Final year UG and PG students who are yet to complete degrees and acquire experience should be left untouched in their academic pursuits to acquire their skills. It is likely to be detrimental for future generations if the current doctors-in-the-making are disturbed. Authorities can on the other hand help organise examinations at the right time so that the batches trapped in the pandemic can complete the degrees in the stipulated time without delay.

Another solution model that I believe is worth considering is developing a telemedicine web model that is closely linked to the primary care centres under a public health system. Such telemedicine units can be manned by nurse practitioner’s/ physician assistants with or without a supervising doctor present physically. The telemedicine room can be installed in the pharmacy/ chemist stores in villages /small towns equipped with the right Telemedicine kits (like digital stethoscope, thermometer, BP machines, oximeter, glucometer, audiometer etc.) in addition to a good quality video screen and audio system under good internet connectivity. Telemedicine is mostly ideal for follow-up patients or management of chronically ill patient that a doctor on the screen has already once seen/examined physically. But from our current experiences we’ve seen that Telemedicine consultations/ supervisions work as good in emergency care also where a specialist doctor can guide and direct the nurse practitioner or even a general practitioner/medical officer; and it also works in first-time consultations and even management of a critical care unit in a smaller centre from a higher distant centre.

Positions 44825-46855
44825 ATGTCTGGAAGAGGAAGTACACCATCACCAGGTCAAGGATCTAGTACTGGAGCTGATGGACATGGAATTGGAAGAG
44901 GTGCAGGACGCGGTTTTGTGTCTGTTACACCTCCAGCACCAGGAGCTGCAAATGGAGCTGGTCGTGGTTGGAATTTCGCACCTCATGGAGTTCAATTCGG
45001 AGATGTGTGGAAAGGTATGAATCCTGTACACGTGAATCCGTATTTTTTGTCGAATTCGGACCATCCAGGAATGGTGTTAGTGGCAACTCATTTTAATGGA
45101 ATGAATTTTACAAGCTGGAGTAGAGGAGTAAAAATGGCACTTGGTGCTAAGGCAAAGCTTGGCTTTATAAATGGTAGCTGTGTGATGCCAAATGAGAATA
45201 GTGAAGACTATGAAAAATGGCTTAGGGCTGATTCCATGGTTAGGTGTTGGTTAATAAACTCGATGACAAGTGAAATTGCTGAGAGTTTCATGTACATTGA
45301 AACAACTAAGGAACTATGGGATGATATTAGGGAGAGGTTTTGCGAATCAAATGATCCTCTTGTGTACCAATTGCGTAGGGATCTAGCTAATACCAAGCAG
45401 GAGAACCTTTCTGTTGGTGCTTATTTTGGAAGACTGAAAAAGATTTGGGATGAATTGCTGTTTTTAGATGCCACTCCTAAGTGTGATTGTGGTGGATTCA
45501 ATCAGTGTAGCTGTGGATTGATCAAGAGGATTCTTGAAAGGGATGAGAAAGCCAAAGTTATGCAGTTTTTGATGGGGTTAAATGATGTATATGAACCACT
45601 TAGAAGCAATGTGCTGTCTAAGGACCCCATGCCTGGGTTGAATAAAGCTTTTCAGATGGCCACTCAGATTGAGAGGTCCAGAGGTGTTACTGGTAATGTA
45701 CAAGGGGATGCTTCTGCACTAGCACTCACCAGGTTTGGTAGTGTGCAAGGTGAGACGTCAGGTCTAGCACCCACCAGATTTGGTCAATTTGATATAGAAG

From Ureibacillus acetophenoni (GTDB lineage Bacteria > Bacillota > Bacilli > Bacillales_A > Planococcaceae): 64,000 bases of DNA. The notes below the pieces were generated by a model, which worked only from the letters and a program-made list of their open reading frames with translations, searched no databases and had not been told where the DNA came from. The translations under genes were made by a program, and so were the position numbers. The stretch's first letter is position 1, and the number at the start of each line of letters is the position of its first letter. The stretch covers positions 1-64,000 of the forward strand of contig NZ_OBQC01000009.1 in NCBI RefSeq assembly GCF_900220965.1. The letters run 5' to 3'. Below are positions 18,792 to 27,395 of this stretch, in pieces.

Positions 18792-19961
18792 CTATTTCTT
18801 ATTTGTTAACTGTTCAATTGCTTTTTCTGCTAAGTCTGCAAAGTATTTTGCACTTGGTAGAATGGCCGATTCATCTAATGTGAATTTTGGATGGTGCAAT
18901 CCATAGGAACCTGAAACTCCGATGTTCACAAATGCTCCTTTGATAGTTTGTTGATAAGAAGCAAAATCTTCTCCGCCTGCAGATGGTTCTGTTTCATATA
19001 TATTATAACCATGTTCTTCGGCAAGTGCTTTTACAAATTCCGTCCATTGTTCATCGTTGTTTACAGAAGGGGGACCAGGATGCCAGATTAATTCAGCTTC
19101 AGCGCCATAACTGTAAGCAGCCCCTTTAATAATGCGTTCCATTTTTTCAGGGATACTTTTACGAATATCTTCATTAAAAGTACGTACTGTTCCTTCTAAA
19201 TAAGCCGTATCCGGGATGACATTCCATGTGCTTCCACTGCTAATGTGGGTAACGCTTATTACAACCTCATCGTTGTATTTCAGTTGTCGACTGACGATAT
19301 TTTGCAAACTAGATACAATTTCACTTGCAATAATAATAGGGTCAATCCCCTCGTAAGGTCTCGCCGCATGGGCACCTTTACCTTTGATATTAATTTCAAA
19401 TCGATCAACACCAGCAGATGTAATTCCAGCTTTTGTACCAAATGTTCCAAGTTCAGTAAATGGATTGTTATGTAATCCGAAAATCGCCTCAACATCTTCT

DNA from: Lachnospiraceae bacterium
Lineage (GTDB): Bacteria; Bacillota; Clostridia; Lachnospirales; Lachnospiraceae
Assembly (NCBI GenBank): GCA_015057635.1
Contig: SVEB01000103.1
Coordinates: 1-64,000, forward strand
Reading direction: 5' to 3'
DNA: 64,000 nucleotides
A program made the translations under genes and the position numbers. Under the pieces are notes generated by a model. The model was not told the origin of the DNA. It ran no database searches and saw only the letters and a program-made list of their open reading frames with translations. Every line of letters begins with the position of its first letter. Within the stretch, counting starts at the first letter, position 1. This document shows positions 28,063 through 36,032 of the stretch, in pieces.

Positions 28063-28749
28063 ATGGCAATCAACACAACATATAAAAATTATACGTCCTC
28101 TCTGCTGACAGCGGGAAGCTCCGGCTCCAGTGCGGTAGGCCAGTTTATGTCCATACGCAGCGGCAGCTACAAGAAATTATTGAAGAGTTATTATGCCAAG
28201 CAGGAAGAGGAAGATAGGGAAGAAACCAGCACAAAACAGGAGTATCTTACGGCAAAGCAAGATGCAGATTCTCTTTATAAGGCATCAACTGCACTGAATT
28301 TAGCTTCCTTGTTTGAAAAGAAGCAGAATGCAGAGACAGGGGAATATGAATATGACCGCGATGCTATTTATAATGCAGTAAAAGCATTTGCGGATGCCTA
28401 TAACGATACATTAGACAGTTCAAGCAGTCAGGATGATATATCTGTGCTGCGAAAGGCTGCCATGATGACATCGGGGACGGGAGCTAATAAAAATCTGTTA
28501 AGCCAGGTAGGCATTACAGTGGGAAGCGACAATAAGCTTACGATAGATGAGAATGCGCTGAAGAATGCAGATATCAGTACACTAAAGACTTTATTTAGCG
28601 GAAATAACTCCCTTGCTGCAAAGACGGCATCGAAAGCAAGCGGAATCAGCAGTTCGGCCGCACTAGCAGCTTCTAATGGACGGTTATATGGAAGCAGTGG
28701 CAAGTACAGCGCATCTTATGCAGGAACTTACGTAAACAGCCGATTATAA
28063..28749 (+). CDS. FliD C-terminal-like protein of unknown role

For first time consultations, besides the working doctors, it’s possible to hire from the pool of retired doctors with their wealth of experience, or even the newly licensed doctors after some training in Covid care. The fresh doctors can even avail support from technology-enabled clinical support systems that are now available in the healthcare digital sphere.

Covid-19 has accelerated retirements of ageing doctors as many such physicians who are at higher risk of dying from Covid have reduced or stopped seeing patients; we see that most of the aged doctors tend to practice with a reduced practice load which now is further cut down in size so much so that these are literally erased off the scene.